A police operation for the failed deportation of a pregnant woman from Iran has an aftermath. The county councilor of Mainz-Bingen, Dorothea Schaefer (CDU), acknowledged errors in the police action: Both the nightly pickup from the University Hospital in Mainz and the handling of the young mother in Hanover must be reconsidered, she said.
According to its own statements, the Rhineland-Palatinate Ministry of Integration intends to discuss the further course of action with the responsible Immigration Office "so that a viable solution can be developed together".
The 29-year-old, her husband, who had been brought from the Ingelheim detention center, and a son of one and a half years of age were brought to Hanover by two police buses and an ambulance from Mainz on October 17-18. According to the Dublin regulation, the family was to be taken to Croatia, where she had first been registered after her escape from Iran.
At the airport, however, the family refused to enter the machine ordered by the federal police in Koblenz to Zagreb, said the head of the immigration office Mainz-Bingen, Bernd Mißkampf. The resistance of the family was so violent that the pilot refused to carry it.
100 euros for train tickets, food and drink
Then the father was driven back to Ingelheim Detention Center. The Iranian woman and her son were brought to the station in Hanover by the police, according to Mißkampf, and left to pay for themselves with a so-called fine of 100 euros under the return guidelines.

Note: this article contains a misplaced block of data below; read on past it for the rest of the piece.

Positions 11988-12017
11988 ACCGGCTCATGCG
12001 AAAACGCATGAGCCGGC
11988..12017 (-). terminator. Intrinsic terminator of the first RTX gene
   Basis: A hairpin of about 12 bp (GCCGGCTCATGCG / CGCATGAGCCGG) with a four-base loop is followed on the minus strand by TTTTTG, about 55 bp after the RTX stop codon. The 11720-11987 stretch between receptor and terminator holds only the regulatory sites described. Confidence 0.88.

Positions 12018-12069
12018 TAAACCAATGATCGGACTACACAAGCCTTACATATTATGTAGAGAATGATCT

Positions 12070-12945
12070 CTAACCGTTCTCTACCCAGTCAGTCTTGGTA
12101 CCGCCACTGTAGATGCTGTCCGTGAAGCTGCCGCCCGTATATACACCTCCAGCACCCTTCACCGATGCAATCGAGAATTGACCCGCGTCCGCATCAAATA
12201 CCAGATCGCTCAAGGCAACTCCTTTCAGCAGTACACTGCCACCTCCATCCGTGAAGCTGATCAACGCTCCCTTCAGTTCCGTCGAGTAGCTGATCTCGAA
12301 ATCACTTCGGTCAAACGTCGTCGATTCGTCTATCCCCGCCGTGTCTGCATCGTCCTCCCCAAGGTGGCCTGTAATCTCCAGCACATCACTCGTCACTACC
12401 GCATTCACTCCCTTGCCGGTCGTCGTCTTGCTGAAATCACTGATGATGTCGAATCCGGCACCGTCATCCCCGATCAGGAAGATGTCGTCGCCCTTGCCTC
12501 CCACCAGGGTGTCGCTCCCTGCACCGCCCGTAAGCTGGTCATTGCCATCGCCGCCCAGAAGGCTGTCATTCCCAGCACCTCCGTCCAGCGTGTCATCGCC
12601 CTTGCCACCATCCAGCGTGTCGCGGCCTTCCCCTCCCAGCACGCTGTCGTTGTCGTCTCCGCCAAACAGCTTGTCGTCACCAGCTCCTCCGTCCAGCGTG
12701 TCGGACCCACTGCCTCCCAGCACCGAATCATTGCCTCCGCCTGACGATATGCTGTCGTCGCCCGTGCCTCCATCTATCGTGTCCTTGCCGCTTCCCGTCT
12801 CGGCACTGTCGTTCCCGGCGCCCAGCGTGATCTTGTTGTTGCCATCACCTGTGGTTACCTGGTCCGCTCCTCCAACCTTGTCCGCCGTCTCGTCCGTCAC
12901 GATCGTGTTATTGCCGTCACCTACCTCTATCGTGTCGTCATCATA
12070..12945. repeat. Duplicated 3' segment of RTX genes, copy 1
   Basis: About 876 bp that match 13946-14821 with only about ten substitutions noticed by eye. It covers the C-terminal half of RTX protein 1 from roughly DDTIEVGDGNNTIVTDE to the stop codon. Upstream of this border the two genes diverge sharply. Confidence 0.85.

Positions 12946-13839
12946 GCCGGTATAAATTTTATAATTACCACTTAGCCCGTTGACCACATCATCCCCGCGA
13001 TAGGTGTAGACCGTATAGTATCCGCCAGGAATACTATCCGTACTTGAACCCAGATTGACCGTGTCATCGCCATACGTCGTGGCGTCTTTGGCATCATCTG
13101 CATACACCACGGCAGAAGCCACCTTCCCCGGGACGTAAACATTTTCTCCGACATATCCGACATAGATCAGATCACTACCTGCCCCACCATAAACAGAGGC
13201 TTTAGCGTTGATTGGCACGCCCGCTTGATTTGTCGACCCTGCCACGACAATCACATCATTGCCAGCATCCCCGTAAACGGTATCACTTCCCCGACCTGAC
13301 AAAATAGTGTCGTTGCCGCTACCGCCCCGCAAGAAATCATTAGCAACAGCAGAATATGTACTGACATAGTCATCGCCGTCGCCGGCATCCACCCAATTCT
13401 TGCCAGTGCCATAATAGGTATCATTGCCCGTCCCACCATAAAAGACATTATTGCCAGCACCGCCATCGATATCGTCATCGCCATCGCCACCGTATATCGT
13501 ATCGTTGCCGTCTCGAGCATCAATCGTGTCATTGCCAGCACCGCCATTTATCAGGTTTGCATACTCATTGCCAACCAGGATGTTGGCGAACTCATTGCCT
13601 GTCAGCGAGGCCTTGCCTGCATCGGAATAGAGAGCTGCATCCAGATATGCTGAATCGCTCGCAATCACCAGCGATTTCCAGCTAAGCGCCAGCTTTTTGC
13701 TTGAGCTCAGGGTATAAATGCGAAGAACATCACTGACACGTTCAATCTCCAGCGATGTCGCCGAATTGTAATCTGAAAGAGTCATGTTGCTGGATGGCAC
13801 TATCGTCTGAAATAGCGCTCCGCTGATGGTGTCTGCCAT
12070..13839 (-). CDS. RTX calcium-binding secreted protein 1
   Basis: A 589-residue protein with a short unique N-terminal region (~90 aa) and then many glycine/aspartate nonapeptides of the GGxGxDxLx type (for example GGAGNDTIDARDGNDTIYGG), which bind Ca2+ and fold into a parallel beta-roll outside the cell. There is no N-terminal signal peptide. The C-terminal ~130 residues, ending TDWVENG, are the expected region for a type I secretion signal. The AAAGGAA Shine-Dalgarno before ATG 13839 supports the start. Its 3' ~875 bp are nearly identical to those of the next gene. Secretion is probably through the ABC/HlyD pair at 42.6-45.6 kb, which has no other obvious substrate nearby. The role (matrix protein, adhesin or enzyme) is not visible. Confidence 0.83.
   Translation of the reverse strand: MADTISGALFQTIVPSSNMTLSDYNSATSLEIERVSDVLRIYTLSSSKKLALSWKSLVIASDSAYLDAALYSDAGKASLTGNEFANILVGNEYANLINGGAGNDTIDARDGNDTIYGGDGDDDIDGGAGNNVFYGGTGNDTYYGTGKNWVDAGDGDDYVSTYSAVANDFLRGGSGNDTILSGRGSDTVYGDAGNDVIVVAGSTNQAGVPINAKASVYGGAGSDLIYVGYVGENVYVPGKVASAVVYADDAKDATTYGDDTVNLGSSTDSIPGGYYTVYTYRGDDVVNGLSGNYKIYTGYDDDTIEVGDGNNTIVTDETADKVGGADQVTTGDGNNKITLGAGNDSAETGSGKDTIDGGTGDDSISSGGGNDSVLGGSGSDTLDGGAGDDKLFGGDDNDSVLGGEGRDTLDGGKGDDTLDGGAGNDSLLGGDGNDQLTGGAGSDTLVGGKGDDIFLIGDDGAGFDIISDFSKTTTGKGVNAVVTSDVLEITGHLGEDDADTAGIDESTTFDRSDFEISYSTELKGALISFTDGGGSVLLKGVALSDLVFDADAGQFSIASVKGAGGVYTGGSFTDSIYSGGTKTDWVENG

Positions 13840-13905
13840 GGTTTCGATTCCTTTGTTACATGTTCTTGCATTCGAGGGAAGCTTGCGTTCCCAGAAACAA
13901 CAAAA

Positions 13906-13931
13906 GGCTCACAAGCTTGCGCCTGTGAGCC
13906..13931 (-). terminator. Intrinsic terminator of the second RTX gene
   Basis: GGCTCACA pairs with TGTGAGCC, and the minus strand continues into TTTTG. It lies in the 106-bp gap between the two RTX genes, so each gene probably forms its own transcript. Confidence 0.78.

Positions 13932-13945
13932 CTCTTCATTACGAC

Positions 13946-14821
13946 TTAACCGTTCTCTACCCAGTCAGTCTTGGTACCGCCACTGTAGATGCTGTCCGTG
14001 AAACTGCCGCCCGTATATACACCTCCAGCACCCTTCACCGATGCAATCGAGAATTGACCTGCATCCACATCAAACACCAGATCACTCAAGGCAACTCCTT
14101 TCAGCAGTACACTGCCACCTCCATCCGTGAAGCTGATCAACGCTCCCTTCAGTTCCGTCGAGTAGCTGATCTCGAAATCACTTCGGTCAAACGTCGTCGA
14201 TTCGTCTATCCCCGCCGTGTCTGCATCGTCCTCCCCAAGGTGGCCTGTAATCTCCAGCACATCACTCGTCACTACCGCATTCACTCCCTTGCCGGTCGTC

She was wearing sweatpants, a sweatshirt, a light winter jacket and slippers, the head of the department said. "She did not want to wear closed shoes." According to a report of the "Allgemeine Zeitung", a railway employee issued the mother the missing amount of five euros for the ticket and gave her additional money to buy something to eat. The woman then followed the requirement to return to her home in Ingelheim (Mainz-Bingen district).
"You have to talk about this procedure," said Landrat Schäfer. She met with representatives of the police on Monday to discuss the expiry of the failed deportation. "Of course, that will not leave you cold," the district counselor said and announced that she would discuss the process in the district council.
The Ministry of Integration attaches great importance to the special humanitarian situation of the affected family, explained a spokesman. "Especially since the affected pregnant mother is in need of good medical care because of her diabetes."
For the authorities in the district Mainz-Bingen the legal situation is clear. "We have the enforceable duty to leave, we have no compelling reasons for acquiescence," said Mißkampf. The rejection of the asylum application by the Federal Office for Migration and Refugees was, according to his statements, based on the Dublin Regulation, a possible persecution of the family in Iran was therefore not examined.